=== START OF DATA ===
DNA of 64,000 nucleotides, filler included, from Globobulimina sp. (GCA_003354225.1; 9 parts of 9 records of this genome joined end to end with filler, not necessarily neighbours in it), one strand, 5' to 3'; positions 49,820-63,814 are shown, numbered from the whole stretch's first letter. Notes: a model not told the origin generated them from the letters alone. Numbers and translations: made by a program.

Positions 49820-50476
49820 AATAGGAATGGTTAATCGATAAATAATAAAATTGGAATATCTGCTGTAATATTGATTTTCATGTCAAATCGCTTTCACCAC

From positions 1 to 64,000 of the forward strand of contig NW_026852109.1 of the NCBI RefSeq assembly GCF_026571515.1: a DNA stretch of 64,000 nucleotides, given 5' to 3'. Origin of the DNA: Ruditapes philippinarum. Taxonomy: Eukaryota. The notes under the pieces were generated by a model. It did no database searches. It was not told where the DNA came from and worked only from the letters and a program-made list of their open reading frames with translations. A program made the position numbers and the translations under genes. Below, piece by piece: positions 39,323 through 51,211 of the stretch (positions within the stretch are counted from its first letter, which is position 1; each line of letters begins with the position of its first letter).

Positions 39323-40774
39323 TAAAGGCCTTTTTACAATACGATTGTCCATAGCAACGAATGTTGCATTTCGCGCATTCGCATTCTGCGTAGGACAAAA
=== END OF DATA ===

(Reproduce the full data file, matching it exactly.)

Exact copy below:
DNA of 64,000 nucleotides, filler included, from Globobulimina sp. (GCA_003354225.1; 9 parts of 9 records of this genome joined end to end with filler, not necessarily neighbours in it), one strand, 5' to 3'; positions 49,820-63,814 are shown, numbered from the whole stretch's first letter. Notes: a model not told the origin generated them from the letters alone. Numbers and translations: made by a program.

Positions 49820-50476
49820 AATAGGAATGGTTAATCGATAAATAATAAAATTGGAATATCTGCTGTAATATTGATTTTCATGTCAAATCGCTTTCACCAC

From positions 1 to 64,000 of the forward strand of contig NW_026852109.1 of the NCBI RefSeq assembly GCF_026571515.1: a DNA stretch of 64,000 nucleotides, given 5' to 3'. Origin of the DNA: Ruditapes philippinarum. Taxonomy: Eukaryota. The notes under the pieces were generated by a model. It did no database searches. It was not told where the DNA came from and worked only from the letters and a program-made list of their open reading frames with translations. A program made the position numbers and the translations under genes. Below, piece by piece: positions 39,323 through 51,211 of the stretch (positions within the stretch are counted from its first letter, which is position 1; each line of letters begins with the position of its first letter).

Positions 39323-40774
39323 TAAAGGCCTTTTTACAATACGATTGTCCATAGCAACGAATGTTGCATTTCGCGCATTCGCATTCTGCGTAGGACAAAA